What About The Future?
After early intervention, then what?
Services for deaf or hard of hearing children and/or other special education services are available through your location education agency [LEA(school district)], local Regional Day School Program for the Deaf (RDSPD), and Texas School for t he Deaf from age 3 through age 21. Transition to these services is coordinated by your local ECI program and your LEA prior to age 3. Eligibility for services is determined through a full individual evaluation provided by the LEA. Recommended services are outlined on a n Individual Education Plan (IEP). Parents are always part of this IE P team (in Texas this process is referred to as Admission, Referral, and Dismissal or ARD). Since IEPs are written to meet individual needs, services will be different for each child. Your parent advisor is also a good source of information on school services in your area for children who are deaf/hard of hearing. Se e State Resources section of this guide for additional educational information resources.
Where will my child attend school?
The answer to this question is different f r each child. The goal is to match the needs of your child with a school setting (placement) in which he or she can learn, communicate fully, and develop friendships. From birth to age 3, most early intervention services are provided in your home or other natural settings. The IFSP team may at times recommend settings to meet very specific needs (e.g. communication needs) or you may choose to participate in your own community-based activities, such as a local parent’s day out or toddler program in your neighborhood. From age 3 to 21 your child may be eligible for services for deaf or hard of hearing children or other special education services through your school district. (See After early intervention services, then what?) Your child’s Individual Education Plan (IEP) will determine the most appropriate school placement to match your child’s learning needs or you may choose that your child not receive special education services.
If I have more children, could they have a hearing loss or be deaf too?
The chances of having another child wit a hearing loss will depend on the cause of your child’s hearing loss. Some hearing losses are genetic and others are not. Your physician is the best source of information and/or referral for genetic counseling.
Can my child watch TV and movies? How?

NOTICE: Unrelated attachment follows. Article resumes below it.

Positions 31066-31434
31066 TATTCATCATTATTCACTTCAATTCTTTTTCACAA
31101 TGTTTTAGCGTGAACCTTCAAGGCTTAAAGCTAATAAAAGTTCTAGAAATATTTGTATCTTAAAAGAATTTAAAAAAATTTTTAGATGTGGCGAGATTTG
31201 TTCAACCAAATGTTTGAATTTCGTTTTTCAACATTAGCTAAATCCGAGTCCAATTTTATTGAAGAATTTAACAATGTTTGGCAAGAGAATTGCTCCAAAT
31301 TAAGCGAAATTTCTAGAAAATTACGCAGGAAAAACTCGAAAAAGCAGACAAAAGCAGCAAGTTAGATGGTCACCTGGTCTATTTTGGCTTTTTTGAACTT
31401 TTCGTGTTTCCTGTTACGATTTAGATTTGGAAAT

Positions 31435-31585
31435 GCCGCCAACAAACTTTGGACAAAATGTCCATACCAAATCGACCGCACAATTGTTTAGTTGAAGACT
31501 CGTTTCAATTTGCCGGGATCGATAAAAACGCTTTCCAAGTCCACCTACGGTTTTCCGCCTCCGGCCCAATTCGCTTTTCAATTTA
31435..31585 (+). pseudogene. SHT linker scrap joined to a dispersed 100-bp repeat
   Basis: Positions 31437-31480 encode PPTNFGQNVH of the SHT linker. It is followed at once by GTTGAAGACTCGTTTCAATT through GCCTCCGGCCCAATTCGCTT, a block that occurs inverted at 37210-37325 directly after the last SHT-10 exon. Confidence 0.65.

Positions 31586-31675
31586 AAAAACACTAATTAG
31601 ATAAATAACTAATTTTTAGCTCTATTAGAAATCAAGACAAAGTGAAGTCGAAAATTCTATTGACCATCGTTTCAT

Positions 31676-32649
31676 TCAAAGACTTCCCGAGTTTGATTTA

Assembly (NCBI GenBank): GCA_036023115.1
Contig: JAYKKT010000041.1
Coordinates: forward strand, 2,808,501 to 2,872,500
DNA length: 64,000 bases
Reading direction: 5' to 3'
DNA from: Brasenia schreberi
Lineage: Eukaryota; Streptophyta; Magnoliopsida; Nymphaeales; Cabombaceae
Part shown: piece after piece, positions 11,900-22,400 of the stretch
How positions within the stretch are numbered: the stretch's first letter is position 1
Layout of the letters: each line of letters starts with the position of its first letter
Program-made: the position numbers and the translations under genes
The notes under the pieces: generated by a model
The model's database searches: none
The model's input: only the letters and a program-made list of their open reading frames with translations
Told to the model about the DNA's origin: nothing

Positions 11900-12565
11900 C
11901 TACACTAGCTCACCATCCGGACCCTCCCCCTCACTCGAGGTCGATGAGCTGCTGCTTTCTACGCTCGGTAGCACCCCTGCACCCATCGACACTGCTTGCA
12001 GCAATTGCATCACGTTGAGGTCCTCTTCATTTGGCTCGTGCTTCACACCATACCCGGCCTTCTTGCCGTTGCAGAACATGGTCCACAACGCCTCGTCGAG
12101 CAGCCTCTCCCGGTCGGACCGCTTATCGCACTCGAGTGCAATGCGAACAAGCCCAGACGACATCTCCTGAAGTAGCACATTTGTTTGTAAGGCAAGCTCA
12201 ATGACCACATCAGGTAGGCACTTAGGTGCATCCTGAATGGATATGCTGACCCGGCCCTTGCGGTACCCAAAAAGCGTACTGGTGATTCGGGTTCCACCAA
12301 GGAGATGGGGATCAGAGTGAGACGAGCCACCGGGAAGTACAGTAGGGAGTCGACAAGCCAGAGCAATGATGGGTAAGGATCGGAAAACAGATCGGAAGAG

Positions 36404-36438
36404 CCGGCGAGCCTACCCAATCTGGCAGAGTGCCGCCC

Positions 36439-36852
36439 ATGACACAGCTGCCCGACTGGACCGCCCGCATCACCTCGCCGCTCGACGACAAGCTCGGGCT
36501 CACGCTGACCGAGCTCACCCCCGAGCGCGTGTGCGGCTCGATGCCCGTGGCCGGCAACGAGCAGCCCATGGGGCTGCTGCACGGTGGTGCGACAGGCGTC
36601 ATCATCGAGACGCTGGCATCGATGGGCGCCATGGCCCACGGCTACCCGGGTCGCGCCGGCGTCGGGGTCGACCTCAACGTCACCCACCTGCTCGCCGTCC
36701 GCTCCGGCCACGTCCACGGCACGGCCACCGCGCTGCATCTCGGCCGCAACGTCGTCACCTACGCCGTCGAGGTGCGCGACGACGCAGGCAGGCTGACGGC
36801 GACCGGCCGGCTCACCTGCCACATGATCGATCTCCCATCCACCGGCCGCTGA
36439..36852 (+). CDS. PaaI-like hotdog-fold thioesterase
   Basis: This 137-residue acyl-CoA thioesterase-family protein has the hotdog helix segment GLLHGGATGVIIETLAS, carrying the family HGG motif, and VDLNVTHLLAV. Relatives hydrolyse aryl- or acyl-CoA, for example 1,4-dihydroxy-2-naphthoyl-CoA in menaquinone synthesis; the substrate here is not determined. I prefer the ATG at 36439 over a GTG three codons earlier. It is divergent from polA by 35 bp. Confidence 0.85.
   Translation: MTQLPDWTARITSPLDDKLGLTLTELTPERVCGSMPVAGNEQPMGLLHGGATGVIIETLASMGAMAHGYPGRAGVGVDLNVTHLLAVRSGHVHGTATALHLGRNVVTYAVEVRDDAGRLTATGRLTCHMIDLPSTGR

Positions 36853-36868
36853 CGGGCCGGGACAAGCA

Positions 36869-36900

Your child can listen to TV using his or her hearing aid, cochlear implant or some other type of assistive listening devices. With some levels of hearing loss, hearing the TV will be difficult. An other option is closed-caption TV in which all the dialogue is printed at the bottom of the TV screen. All newer TVs have built in closed-caption; caption devices can be purchased for older T Vs. Most movie theaters have listening devices to loan during a movie. Occasionally, a movie theater will offer a captioned film.
How can people who are deaf wake up to go to work? Talk on the phone?
There a re a variety of alerting devices such as flashing signal alarm clocks, signaling lights, vibrating pillows, vibrating alarms under the mattress, etc. There are also a lot of options for telephone communication. Depending on the level of hearing loss and/or personal preference, a person may use a telephone amplifier, a TD D (which provides a text version of the conversation when the second p arty also has a TDD) or Relay Texas which provides a third party operator to relay information between the person who i s deaf and a person who is hearing. Technology such as the videophone, video relay, computers, and wireless devices have added an additional array of communication options.
Will my child have friends?
Yes, of course. Your neighborhood may provide many opportunities for your child to play with other children whether they have a hearing loss or not. Children communicate with each other in many ways. You can join a parent support group that encourages activities with children.
How will my child learn to drive?
Statistics prove that people who are deaf are among the safest drivers on the road. Special accommodation, such as an interpreter, may be needed for the driving test.
What legal rights does my child have and what are my rights as a parent of a child with a disability?
The Individuals with Disabilities Education Act (IDEA) and the Americans with Disabilities Act (A DA) are two laws that provide for children and adults who have disabilities. Your ECI program, and later yo ur school d istrict, wil l provide y ou with a copy of you r rights a s a parent under the Individua ls with Disabilities Education Act (IDEA). You may also ob tain information through the Department of A ssistive and Rehabilitative Services Early Childhood Intervention (DARS-ECI) and the Texas Education Agency. See state resources section of this guide.